FDA approves expanded Prezista label for pregnant women with HIV
The FDA approved revised dosage recommendations for Prezista in pregnant women with HIV, according to a press release from the manufacturer.
The updated label recommends pregnant women receive 600 mg Prezista (darunavir, Janssen Therapeutics), an HIV-1 protease inhibitor, plus 100 mg ritonavir with food twice daily. It is also recommended that clinicians consider administering 800 mg darunavir plus 100 mg ritonavir once daily only in virologically suppressed pregnant women who were receiving the regimen before pregnancy to avoid compromising drug tolerability and compliance.
The FDA previously recommended the revised dosage for darunavir in pregnant women with HIV in June.
“This expansion of our label is an important advancement in addressing the needs of women living with HIV, and it demonstrates that Prezista is a safe and effective treatment for pregnant women living with this disease,” Richard Nettles, MD, vice president of medical affairs at Janssen Therapeutics, said in the release. “We are proud to be able to provide an option for physicians and mothers who are trying to determine the best approach for HIV treatment.”
The approval is indicative of results of an analysis of 34 women who received darunavir/ritonavir dosed at either 600 mg/100 mg twice daily or 800 mg/100 mg once daily in combination with a background regimen. Results showed the regimens were well-tolerated during pregnancy and postpartum and preserved virologic responses. No reports of mother-to-child HIV transmission among the 29 women who continued therapy through delivery were reported, the release said.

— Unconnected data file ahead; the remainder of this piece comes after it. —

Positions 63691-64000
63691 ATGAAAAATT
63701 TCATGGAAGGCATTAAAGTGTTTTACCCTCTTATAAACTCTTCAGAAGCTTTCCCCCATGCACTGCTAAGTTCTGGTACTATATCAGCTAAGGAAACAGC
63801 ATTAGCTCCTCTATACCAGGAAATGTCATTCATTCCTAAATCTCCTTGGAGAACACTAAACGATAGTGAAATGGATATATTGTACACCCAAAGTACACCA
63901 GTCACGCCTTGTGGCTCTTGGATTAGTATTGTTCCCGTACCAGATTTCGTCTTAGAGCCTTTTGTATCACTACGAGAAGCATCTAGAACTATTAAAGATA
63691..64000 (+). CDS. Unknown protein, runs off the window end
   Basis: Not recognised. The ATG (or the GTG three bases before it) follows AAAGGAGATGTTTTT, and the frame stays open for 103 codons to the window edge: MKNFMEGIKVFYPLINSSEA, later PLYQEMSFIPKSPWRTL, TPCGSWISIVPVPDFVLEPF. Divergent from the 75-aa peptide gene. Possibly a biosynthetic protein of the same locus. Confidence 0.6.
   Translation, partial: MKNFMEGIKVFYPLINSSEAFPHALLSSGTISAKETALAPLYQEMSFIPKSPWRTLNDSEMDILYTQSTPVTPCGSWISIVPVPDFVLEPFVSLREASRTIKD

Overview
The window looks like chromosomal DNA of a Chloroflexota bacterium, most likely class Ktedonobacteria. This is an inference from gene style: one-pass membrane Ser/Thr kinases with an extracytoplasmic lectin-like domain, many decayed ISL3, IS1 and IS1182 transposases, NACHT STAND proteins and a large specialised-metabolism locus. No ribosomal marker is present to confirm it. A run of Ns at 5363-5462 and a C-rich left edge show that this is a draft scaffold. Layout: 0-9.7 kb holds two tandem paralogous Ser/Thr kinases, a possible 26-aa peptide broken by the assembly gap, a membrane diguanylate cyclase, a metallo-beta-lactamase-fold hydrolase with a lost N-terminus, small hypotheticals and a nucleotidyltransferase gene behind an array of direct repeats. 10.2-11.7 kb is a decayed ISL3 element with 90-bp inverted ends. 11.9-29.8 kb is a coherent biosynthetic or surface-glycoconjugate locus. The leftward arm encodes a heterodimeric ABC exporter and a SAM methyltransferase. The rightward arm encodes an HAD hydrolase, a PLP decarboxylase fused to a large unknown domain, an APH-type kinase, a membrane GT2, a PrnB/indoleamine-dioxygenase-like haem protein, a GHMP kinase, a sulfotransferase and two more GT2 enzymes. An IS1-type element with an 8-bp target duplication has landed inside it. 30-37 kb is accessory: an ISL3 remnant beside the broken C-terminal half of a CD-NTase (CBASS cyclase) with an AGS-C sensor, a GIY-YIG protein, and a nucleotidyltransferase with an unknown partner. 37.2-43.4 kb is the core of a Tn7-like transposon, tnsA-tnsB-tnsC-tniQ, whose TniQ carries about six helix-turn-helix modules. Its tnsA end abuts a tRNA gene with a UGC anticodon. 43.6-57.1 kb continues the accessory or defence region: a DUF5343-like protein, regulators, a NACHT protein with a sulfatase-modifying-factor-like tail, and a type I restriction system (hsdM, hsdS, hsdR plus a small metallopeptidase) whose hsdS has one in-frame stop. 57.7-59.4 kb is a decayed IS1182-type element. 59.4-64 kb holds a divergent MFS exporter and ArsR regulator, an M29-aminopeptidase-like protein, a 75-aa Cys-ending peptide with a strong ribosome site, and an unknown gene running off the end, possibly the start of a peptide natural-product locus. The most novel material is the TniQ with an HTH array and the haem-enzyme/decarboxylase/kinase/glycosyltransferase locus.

The release also stated no difference was observed in the annual percentage rates of birth defects in 532 infants exposed to darunavir compared with the background rate for major birth defects in a U.S. reference population of the Metropolitan Atlanta Congenital Defects Program. The prevalence of birth defects was 2.7% (95% CI, 1.2-5.1) among infants exposed to darunavir-containing regimens in the first trimester, and 1.5% (95% CI, 0.3-4.4) among exposed infants in the second or third trimester.
Darunavir, when used with ritonavir, may cause liver problems, according to the release. Clinicians with patients with chronic hepatitis B or C infection should check blood tests more often if on a darunavir-containing regimen, as there is an increased risk for developing liver problems.
For more information: https://www.prezista.com/sites/default/files/pdf/us_package_insert.pdf